Photojournalist Anton Hammerl's body has not been returned to his family five months after his death on assignment in Libya, but his family and friends celebrated his remarkable life and career at a memorial service Thursday at St. Bride's Church in London.

Hammerl, 41, was shot and killed by government forces near Brega in eastern Libya on April 5. Libyan authorities refused to disclose the killing--and, in fact, disseminated misleading information. It was only when three international journalists captured in the same attack were released a month and a half later that Hammerl's fate was known.

September 9, 2011 9:56 AM ET

Tags:

Blog   |   Haiti

Left for dead in Haiti: How CPJ helped one journalist

Pierre Elisem was shot by Aristide supporters in Port-au-Prince in February 2004. (AP/Walter Astrada)

Ten years ago I joined the staff of the Committee to Protect Journalists to launch the Journalist Assistance program, an initiative, as CPJ board member Gene Roberts describes, developed to establish a standing direct response mechanism for journalists facing threats and attacks. When I left the position in 2009, many people asked me what case stood out the most. 

August 19, 2011 2:37 PM ET

Tags:

Blog   |   Israel and the Occupied Palestinian Territory, Mexico, Russia, Sri Lanka, UK, USA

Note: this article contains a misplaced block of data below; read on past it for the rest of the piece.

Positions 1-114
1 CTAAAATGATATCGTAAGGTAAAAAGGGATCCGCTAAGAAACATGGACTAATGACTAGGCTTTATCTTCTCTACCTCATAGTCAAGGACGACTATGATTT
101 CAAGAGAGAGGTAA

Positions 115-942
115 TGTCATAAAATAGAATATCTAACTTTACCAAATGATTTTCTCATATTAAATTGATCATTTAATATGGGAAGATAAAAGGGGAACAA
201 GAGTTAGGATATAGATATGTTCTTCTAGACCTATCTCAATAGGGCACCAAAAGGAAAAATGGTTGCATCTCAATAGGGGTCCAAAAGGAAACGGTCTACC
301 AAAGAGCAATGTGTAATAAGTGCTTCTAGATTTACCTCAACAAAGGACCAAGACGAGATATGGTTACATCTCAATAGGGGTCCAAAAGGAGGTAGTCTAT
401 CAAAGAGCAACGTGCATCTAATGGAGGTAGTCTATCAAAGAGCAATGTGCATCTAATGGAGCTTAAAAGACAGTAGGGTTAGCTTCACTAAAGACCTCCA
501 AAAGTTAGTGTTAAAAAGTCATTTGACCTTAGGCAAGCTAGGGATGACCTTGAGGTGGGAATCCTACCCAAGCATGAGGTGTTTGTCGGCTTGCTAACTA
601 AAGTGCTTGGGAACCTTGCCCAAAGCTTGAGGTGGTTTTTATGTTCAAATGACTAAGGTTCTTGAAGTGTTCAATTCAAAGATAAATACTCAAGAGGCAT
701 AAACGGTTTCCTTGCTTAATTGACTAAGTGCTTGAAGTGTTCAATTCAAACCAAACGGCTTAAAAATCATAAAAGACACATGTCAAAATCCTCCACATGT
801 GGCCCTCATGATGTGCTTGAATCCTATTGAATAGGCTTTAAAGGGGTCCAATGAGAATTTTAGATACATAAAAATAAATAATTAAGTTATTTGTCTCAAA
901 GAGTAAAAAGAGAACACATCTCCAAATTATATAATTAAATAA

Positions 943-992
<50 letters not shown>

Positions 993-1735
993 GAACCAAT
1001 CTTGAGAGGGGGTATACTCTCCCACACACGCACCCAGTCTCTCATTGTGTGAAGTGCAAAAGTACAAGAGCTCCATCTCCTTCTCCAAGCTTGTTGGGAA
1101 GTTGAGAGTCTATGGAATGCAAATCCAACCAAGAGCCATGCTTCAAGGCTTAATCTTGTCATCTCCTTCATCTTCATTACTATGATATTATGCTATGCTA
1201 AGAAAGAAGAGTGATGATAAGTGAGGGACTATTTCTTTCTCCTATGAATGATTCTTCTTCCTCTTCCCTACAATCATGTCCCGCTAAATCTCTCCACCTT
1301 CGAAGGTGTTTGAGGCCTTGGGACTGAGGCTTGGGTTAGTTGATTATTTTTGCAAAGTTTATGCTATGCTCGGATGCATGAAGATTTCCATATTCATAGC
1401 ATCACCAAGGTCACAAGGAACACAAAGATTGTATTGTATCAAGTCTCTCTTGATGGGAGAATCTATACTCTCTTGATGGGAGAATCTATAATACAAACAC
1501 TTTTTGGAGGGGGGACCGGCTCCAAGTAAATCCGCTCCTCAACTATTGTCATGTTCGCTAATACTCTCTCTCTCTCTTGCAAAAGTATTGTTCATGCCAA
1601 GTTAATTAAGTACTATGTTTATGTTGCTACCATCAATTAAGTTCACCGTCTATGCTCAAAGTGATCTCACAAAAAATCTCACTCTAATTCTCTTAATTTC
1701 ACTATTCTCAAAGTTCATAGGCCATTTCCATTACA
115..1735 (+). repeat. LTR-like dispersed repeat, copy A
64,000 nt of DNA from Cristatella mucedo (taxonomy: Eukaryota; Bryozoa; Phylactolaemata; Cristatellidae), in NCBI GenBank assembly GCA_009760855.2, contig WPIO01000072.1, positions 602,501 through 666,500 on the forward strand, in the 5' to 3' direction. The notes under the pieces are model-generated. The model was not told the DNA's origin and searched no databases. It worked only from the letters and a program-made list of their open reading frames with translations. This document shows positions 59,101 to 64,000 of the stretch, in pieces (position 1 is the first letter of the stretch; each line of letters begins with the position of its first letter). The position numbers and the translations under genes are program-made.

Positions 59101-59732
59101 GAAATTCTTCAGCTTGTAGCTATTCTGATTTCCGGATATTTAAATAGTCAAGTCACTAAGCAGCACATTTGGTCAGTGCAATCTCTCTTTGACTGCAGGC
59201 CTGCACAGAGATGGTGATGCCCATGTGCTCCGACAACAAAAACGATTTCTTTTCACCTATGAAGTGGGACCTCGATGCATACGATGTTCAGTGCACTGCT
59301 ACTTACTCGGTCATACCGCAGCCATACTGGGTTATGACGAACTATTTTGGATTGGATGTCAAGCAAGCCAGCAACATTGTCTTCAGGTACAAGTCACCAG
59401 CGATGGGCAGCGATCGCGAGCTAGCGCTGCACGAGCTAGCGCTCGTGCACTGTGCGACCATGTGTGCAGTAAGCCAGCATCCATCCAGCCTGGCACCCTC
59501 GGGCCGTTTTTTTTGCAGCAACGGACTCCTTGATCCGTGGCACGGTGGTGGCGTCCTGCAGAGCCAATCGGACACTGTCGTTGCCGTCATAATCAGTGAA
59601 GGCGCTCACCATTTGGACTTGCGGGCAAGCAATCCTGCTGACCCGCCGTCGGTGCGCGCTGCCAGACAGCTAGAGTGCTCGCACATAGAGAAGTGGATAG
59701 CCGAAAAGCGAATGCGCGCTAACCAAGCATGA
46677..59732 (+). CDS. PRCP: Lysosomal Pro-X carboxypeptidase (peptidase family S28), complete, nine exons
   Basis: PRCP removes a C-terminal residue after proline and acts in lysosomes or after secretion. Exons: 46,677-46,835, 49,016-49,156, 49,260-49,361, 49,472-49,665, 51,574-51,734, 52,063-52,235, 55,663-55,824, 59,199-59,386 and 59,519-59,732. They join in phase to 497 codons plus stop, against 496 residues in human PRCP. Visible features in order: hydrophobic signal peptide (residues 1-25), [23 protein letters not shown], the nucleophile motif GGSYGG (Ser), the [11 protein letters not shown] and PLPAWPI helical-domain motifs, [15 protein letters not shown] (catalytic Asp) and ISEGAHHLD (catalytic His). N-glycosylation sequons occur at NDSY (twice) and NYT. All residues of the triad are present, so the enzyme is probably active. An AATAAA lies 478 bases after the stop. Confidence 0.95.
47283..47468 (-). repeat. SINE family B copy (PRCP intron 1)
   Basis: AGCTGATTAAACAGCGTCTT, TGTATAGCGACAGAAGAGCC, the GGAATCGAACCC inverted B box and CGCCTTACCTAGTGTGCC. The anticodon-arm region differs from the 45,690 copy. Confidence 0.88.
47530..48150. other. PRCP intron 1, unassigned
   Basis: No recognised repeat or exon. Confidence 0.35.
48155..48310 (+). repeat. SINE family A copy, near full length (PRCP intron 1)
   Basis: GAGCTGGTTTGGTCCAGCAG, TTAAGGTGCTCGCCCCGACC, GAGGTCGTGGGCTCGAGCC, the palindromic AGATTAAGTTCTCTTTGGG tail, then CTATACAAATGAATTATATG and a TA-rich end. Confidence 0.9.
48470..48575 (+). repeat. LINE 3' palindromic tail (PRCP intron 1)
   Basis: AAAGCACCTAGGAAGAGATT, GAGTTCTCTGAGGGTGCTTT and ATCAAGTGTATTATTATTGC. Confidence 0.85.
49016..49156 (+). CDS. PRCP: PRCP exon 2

Journalists take stage: Q&A with 'Record' playwright

A promotional image for "On the Record," which opens this week at London's Arcola Theatre.

The true stories of journalists from Mexico, Sri Lanka, Russia, the United States, and the Occupied Palestinian Territories will hit the stage July 20 at London's Arcola Theatre. "On the Record," which runs through August 13, examines the careers of six journalists, the risks they face, and their determination to make an impact through their work. This is the latest production by the UK-based Ice and Fire theater company, founded in 2003 to explore human rights stories through performance. Christine Bacon, Ice and Fire's artistic director and co-author of "On the Record," discusses the production's inspiration, messages, and challenges in this CPJ interview. 

Blog   |   Uzbekistan

Surviving, thriving in exile: Q&A with Dina Yafasova

CPJ

In September 2001, CPJ received a worrisome call. Uzbek journalist Dina Yafasova had been roughly interrogated by the Uzbek National Security Service, which threatened her with imminent arrest and physical abuse unless she revealed sources and names of articles she wrote for international publications. She left the agency deeply shaken and within days had left the country for Denmark, where she sought asylum. 

June 20, 2011 12:02 AM ET

Tags:

Blog   |   Cuba, Eritrea, Haiti, Iran, Pakistan, Uzbekistan, Zimbabwe

CPJ's exiled journalists survey: Behind the numbers

Berhane (Colin McConnell/Toronto Star)

In 2007, my colleague Karen Phillips suggested we do something to mark World Refugee Day. Initially planning to publish a brief statement, I set about reviewing our data for background, checking in with older journalist cases about their current situation and looking broadly for trends to highlight. As the number of cases began counting into the hundreds, it became clear that what we had was a new indicator of press freedom conditions. Today, we're marking our fifth year of publishing the CPJ survey of journalists in exile, which is based on 10 years of data on 649 cases. 

2011

Pages: 1 2 or all
Next Page »